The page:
My story:  I started taking vitamin K2 because I realized with my dairy and egg intolerance, I was not getting any K2 to support my bones, blood vessels, and gums/teeth. (Vitamin K2 plays a large role in the structure and health of the oral region.) (Aside:  Vitamin K2 is supplemented in conventional chickens and so it is a source of vitamin K2; I strangely can’t eat chicken either.) I don’t know if vitamin K2 has helped my STC or not as an individual agent. However, it is a supplement I have taken daily for the last four months or so.

Is there research that may lend itself to the idea that vitamin K2 may be helping my gut move forward? I found an abstract in which bone morphogenetic protein 2 (BMP2) helped improve slow transit constipation. Vitamin K2 does impact BMP 2:

Mol Med Rep. 2015 Nov;12(5):6547-54. doi: 10.3892/mmr.2015.4297. Epub 2015 Sep 7. Bone morphogenetic protein 2 regulates the differentiation of nitrergic enteric neurons by modulating Smad1 signaling in slow transit constipation. Liu X1, Liu S2, Xu Y3, Liu X4, Sun D1.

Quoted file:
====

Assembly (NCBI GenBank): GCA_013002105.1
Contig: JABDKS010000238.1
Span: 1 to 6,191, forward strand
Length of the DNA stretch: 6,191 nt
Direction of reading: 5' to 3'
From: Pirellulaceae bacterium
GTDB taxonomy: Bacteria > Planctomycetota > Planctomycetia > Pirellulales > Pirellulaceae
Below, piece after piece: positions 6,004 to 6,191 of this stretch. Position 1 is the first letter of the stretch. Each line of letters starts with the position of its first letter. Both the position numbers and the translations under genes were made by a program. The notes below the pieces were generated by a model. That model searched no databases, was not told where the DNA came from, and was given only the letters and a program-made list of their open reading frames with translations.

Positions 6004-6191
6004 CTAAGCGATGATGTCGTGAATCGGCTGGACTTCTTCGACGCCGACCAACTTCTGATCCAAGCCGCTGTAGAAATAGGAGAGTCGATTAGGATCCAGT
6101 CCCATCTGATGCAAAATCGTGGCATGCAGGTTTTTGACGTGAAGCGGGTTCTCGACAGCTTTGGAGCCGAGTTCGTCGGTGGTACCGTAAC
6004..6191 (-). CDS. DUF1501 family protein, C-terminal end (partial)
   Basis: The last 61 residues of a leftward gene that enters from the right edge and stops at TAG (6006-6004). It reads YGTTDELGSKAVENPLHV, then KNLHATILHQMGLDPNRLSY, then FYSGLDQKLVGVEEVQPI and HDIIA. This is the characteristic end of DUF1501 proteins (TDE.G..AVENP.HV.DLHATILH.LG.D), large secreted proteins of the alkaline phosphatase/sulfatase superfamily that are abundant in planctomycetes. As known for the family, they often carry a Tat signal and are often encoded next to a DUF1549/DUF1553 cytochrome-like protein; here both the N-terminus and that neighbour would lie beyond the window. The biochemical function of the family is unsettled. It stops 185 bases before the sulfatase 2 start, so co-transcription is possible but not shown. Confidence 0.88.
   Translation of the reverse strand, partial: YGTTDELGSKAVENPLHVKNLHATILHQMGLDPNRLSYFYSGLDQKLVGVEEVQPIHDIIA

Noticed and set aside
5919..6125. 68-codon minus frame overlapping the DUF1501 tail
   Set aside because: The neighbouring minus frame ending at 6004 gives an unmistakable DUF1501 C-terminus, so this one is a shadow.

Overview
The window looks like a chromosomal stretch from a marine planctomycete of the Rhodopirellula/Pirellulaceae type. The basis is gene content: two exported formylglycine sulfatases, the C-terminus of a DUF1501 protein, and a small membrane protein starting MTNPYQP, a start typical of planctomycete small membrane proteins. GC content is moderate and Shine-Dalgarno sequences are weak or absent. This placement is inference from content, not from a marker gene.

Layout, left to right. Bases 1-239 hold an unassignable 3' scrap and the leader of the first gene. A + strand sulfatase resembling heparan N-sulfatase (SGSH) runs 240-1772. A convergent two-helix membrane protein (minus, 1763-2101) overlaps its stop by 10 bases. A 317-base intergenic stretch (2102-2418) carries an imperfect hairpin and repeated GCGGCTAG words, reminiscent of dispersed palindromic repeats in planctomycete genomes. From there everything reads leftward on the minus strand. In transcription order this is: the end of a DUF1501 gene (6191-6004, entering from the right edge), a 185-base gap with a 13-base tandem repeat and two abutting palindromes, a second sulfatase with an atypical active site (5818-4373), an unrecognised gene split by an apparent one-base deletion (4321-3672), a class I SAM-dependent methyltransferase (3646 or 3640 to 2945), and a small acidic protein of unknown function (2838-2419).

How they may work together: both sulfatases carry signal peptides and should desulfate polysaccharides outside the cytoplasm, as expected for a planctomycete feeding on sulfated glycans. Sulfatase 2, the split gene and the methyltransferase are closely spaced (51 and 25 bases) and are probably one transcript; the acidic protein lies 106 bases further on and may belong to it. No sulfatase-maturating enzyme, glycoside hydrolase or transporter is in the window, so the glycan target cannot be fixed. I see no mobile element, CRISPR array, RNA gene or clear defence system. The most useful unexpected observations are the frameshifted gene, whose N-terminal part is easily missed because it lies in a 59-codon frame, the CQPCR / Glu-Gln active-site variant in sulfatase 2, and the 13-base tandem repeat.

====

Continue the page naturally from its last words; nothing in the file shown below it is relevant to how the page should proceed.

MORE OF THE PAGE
And then here is a connection linking vitamin K2’s effect on BMP 2, a vitamin K dependent protein:

Oman Med J. 2014 May; 29(3): 172–177. doi: 10.5001/omj.2014.44PMCID: PMC4052396. Vitamin K Dependent Proteins and the Role of Vitamin K2 in the Modulation of Vascular Calcification: A Review. Margueritta S. El Asmar,1 Joseph J. Naoum,2 and Elias J. Arbid2,*

Bottom line for me: Vitamin K2 modulates BMP2. BMP2 may help slow transit constipation. MAYBE my vitamin K2 supplement is helping my slow transit. (Big question mark.)

Closing

Next post will have lots more.  It’s a long, long story.  Eat right.  Sleep right.  Look up the second chakra.  Love your gut.  Question your sanity.  Keep going.  🙂

Terri

 

 

  1.  Aliment Pharmacol Ther. 2015 Dec;42(11-12):1281-93. doi: 10.1111/apt.13415. Epub 2015 Oct 1. Colectomy for constipation: time trends and impact based on the US Nationwide Inpatient Sample, 1998-2011. Dudekula A1, Huftless S2, Bielefeldt K1,3.